Norbert Schwarz, “Self-reports: how the questions shape the answers”. American Psychologist 54, no. 2 (1999), 93; Jon Kronick, Charles Judd, and Bernd Wittenbrink, “The Measurement of Attitudes.” In Dolores Albarracín, Blair T. Johnson, and Mark P. Zanna (eds.) The Handbook of Attitudes (New York, NY: Psychology Press, 2005): 21–76.
Wang Jisi and Susan Shirk, “Dialogue: Public Opinion and Foreign Policy,” Global Times, 16 January 2004, Section 15.
For the pluralist view of democracy and public opinion, see Benjamin Page and Robert Shapiro, “Effects of Public Opinion on Policy,” American Political Science Review 77, no. 1 (1983): 175–190. For competing arguments, see Noam Chomsky and Edward Herman, Manufacturing Consent (New York: Pantheon, 1988) and Michael Margolis and Gary Mauser, eds. Manipulating Public Opinion: Essays on Public Opinion as a Dependent Variable (Belmont: Wadsworth, 1989).
James Rosenau, Public Opinion and Foreign Policy (New York: Random House, 1961); Benjamin Ginsberg, The Captive Public: How Mass Opinion Promotes State Power (New York: Basic Books, 1986).
Yun Sun, “Chinese Public Opinion: Shaping China’s Foreign Policy, or Shaped by It?” December 2011, available at: http://www.brookings.edu/research/opinions/2011/12/13-china-public-opinion-sun; and Linda Jakobson and Dean Knox, “New Foreign Policy Actors in China,” SIPRI Policy Paper, 26 September 2010.
Joseph Fewsmith and Stanley Rosen, “The Domestic Context of Chinese Foreign Policy: Does ‘Public Opinion’ Matter?” in David Lampton, ed. The Making of Chinese Foreign and Security Policy in the Era of Reform, 1978–2000 (Stanford: Stanford University Press, 2001), 151–190, at 152.
Shambaugh, Beautiful Imperialist; Philip Saunders, “China’s America Watchers: Changing Attitudes toward the U.S.,” The China Quarterly 161, (2000): 41–65.
Michael Tomz, Jessica Weiss, and Keren Yarhi-Milo, “Public Opinion and Decisions about Military Force in Democracies,” International Organization, forthcoming.
China’s “America watchers” refers to Chinese academic scholars and policy analysts who study US–China relations in government-funded universities and research institutions.
Shambaugh, Beautiful Imperialist.
Jianwei Wang, Limited Adversaries, Sino-American Mutual Images in the Post-Cold War Era (Oxford: Oxford University Press, 2000); Biwu Zhang, “Chinese Perceptions of American Power, 1991–2004,” Asian Survey 45, no. 5 (2005): 667–686; Rosalie Chen, “China Perceives America: Perspectives of International Relations Experts,” Journal of Contemporary China 12, no. 35 (2003): 285–297.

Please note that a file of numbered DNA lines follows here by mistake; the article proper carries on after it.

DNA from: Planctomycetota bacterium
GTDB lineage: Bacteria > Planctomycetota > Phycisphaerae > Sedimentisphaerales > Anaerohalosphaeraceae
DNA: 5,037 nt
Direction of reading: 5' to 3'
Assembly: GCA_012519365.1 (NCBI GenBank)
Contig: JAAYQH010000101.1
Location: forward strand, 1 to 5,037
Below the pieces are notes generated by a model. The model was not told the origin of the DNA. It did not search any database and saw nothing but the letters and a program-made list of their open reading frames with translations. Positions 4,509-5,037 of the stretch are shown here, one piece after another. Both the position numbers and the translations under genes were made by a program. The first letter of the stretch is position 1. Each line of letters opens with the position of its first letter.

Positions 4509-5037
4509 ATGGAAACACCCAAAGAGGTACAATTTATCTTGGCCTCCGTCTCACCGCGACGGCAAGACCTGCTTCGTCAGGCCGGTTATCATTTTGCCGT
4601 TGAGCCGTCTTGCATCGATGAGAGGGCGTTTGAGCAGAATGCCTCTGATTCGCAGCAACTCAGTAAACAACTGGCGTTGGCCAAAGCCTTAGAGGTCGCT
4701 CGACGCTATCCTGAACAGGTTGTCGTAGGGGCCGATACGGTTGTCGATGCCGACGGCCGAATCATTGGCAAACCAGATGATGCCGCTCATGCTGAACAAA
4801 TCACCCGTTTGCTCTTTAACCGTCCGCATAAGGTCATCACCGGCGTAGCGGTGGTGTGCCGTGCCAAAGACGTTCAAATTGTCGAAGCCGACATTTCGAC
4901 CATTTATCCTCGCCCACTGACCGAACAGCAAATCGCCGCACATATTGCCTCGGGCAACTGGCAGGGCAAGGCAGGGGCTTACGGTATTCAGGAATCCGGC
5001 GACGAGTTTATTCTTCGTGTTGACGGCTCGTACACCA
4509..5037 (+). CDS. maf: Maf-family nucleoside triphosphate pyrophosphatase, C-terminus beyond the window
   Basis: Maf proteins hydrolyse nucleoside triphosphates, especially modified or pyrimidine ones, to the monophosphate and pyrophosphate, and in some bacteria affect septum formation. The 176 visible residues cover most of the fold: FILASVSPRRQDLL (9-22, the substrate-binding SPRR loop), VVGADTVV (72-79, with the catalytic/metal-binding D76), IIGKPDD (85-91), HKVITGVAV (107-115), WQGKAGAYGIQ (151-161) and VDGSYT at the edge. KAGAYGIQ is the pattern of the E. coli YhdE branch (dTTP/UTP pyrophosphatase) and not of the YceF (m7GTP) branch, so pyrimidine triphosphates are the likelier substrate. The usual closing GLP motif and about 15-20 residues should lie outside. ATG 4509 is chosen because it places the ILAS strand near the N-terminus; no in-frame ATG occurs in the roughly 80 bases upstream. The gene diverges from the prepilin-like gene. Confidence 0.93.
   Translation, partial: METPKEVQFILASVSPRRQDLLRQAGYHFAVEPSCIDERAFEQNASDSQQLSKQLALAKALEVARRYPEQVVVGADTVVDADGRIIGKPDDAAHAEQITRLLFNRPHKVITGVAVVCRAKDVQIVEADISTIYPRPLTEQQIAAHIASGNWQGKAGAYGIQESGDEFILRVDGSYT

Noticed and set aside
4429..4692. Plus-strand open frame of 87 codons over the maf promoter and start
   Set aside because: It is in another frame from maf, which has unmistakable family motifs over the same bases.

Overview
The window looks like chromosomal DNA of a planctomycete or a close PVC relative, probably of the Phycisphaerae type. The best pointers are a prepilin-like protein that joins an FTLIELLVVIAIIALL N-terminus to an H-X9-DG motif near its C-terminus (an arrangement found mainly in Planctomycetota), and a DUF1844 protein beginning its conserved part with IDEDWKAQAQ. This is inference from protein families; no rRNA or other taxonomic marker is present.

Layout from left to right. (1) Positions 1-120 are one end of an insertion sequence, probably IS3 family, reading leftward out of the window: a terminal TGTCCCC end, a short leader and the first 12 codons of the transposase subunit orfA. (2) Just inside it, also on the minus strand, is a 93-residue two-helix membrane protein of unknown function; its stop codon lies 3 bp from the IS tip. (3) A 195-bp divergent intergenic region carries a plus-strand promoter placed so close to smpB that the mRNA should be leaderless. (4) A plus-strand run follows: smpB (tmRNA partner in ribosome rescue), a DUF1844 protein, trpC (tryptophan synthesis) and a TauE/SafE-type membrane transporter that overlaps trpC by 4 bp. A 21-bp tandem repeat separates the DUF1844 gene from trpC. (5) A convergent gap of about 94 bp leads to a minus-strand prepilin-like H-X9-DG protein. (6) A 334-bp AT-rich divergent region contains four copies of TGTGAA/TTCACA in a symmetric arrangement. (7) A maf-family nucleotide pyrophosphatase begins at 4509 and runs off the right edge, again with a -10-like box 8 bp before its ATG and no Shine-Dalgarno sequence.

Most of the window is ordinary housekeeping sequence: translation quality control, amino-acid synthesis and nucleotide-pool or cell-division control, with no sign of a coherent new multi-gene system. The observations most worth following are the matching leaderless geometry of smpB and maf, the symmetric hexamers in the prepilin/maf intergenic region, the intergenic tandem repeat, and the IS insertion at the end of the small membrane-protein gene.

Philip Saunders, “China’s America Watchers: Changing Attitudes toward the U.S.,” The China Quarterly 161 (2000): 41–65.
Ian Johnson, “Test for New Leaders as Chinese Paper Takes on Censors,” The New York Times, 6 January 2013.
Carsten Holz, “Have China Scholars All Been Bought?” Far Eastern Economic Review, 4 July 2007, p. 36. A recent study shows that overseas China scholars also face this “self-censorship” dilemma. See Sheena Chestnut Greitens and Rory Truex, “Repressive Experiences among China Scholars: New Evidence from Survey Data,” 1 August 2018, available at SSRN: https://ssrn.com/abstract=3243059 or https://doi.org/10.2139/ssrn.3243059.
Li Wei and Song Yiming, “The Miniature of China’s International Relations Research—the ‘CCPSIS as a case study,’” in Chinese Journal of International Politics, no. 2, issue 2, 2017: 122–150. 李巍, 宋亦明, “中国国际关系研究的缩影—以“政治学与国际关系共同体” 会议为研究对象”, 国际政治科学, 2017 年第 2 卷第 2 期(总第 6 期), 第 122—150 页.
“US Public, Experts, Differ on China Policies,” Carnegie Endowment for International Peace, 18 September 2012. https://carnegieendowment.org/publications/49411.
Following a similar methodology, the Center for Strategic and International Studies (CSIS) also conducted an opinion survey on “strategic elites” in 11 Asia Pacific economies in early 2014, which aimed to explore regional perceptual trend lines on power and order in Asia. However, the sample size of Chinese experts in this CSIS survey is only 35.
Despite our best efforts, we were unable to field our survey at the 11th CCPSIS annual meeting in 2018.
We include students in all of our analyses as most of them are in the MA and PhD programs of international relations and will soon become the next batch of Chinese IR scholars. Analytically, because nearly half of the respondents are students, dropping them would substantially reduce the statistical power and the significance of the temporal comparisons.